The story behind the Marche du couronnement put me in mind of Thomas Beecham’s plaint about British orchestras employing so many third-rate conductors when there were so many second-rate English ones to choose from. Which raises the question, why would the Brits choose a French composer, Saint-Saëns, to write a march for the coronation of Edward VII? Apparently, they didn’t. Saint-Saëns took it entirely upon himself to compose the piece, which, according to the program note, caused a flurry of diplomatic activity at the ambassadorial level between the two countries. For the march, Saint-Saëns borrowed a tune from his opera Henry VIII . If you shouldn’t expect Puccini in Saint-Saëns’s La Princesse jaune , don’t expect Elgar in his Coronation March.


This is mainly a fun disc, but a useful one as well in gathering together all four of Saint-Saëns’s tone poems, plus a generous selection of some of his less familiar orchestral works. It’s also distinguished by outstanding playing from the Royal Scottish National Orchestra brilliantly led by veteran conductor Neeme Järvi, and as an added bonus, it’s recorded in stunning multichannel sound. Enthusiastically recommended.


FANFARE: Jerry Dubins
Read less

Works on This Recording

1.
Samson et Dalila, Op. 47: Bacchanale by Camille Saint-Saëns
Conductor:  Neeme Järvi
Orchestra/Ensemble:  Royal Scottish National Orchestra
Written: 1877 
2.
Phaéton, Op. 39 by Camille Saint-Saëns
Conductor:  Neeme Järvi
Orchestra/Ensemble:  Royal Scottish National Orchestra
Period: Romantic 
Written: 1873; France 
3.
Marche Militaire Française by Camille Saint-Saëns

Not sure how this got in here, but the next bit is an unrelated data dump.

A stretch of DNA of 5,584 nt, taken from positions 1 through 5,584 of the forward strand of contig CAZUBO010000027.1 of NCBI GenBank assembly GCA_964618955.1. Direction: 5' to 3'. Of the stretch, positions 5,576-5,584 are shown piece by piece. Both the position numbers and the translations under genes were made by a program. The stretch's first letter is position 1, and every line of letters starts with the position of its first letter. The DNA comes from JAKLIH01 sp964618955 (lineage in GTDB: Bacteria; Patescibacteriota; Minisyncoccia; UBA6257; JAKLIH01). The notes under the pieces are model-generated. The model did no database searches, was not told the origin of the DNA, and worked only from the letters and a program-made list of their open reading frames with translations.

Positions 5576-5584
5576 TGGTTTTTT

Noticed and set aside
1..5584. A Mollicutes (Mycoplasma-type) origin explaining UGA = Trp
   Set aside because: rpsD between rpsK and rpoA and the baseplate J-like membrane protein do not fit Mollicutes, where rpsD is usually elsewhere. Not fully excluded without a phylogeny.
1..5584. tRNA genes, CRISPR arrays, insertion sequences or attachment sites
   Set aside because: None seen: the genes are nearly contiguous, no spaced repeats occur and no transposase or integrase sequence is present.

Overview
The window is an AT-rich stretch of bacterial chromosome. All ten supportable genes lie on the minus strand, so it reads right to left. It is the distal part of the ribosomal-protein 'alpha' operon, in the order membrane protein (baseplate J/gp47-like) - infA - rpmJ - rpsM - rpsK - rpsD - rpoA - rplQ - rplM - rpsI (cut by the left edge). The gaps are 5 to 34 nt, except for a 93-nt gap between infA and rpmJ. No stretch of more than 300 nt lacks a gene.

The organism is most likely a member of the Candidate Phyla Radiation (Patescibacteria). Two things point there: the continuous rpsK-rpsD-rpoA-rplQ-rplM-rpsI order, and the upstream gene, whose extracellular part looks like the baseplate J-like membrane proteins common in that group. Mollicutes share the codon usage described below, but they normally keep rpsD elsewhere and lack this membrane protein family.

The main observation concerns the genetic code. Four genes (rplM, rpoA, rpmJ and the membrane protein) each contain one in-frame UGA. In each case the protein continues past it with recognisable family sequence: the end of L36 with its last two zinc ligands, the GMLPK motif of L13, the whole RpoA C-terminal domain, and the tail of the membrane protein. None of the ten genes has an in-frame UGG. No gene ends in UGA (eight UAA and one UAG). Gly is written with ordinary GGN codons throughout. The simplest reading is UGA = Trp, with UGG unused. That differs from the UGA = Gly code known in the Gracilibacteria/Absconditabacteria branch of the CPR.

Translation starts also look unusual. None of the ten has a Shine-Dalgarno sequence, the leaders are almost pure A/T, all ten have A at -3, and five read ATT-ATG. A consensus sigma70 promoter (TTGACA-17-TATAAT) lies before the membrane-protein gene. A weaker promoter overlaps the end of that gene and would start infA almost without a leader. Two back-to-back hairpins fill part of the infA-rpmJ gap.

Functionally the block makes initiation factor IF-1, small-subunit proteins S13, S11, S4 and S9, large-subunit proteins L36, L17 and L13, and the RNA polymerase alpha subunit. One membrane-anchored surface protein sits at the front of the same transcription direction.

Conductor:  Neeme Järvi
Orchestra/Ensemble:  Royal Scottish National Orchestra
Period: Romantic 
Written: 1880; France 
4.
Le rouet d'Omphale, Op. 31 by Camille Saint-Saëns
Conductor:  Neeme Järvi
Orchestra/Ensemble:  Royal Scottish National Orchestra
Period: Romantic 
Written: 1872; France 
5.
La princesse jaune, Op. 30: Overture by Camille Saint-Saëns
Conductor:  Neeme Järvi
Orchestra/Ensemble:  Royal Scottish National Orchestra
Period: Romantic 
Written: 1872; France 
6.
La jeunesse d'Hercule in E flat major, Op. 50 by Camille Saint-Saëns
Conductor:  Neeme Järvi
Orchestra/Ensemble:  Royal Scottish National Orchestra
Period: Romantic 
Written: 1877; France 
7.
Danse macabre in G minor, Op. 40 by Camille Saint-Saëns
Conductor:  Neeme Järvi
Orchestra/Ensemble:  Royal Scottish National Orchestra
Period: Romantic 
Written: 1874; France 
8.
Une nuit à Lisbonne for Orchestra, Op. 63 by Camille Saint-Saëns
Conductor:  Neeme Järvi
Orchestra/Ensemble:  Royal Scottish National Orchestra
9.
Spartacus: Marche du couronnement Op. 117 by Camille Saint-Saëns
Conductor:  Neeme Järvi
Orchestra/Ensemble:  Royal Scottish National Orchestra
Period: Romantic 
Written: France 

Sound Samples

Samson et Dalila, Op. 47: Act III: Bacchanale
Le rouet d'Omphale, Op. 31
Phaeton, Op. 39
Danse macabre, Op. 40
La jeunesse d'Hercule, Op. 50
Suite algerienne, Op. 60: IV. Marche militaire francaise
La princesse jaune (The Yellow Princess), Op. 30: Overture
Une nuit a Lisbonne in E flat major, Op. 63: Une nuit a Lisbonne, Op. 63
Spartacus
Marche du couronnement, Op. 117

Customer Reviews

Average Customer Review:  1 Customer Review )
 It's Okay April 14, 2013 By Richard H. (Glendale, AZ) See All My Reviews "Not much more that I can say about this. I purchased this CD only because I wanted a recording of the Danse Macabre. Aside from that I can take or leave Saint-Saens. Jarvi and the RSNO do a find job as usual." Report Abuse
Review This Title
Review This Title Share on Facebook




YOU MUST BE A SUBSCRIBER TO LISTEN TO ARKIVMUSIC STREAMING.
TRY IT NOW FOR FREE!
Sign up now for two weeks of free access to the world's best classical music collection. Keep listening for only $19.95/month - thousands of classical albums for the price of one! Learn more about ArkivMusic Streaming
Aleady a subscriber? Sign In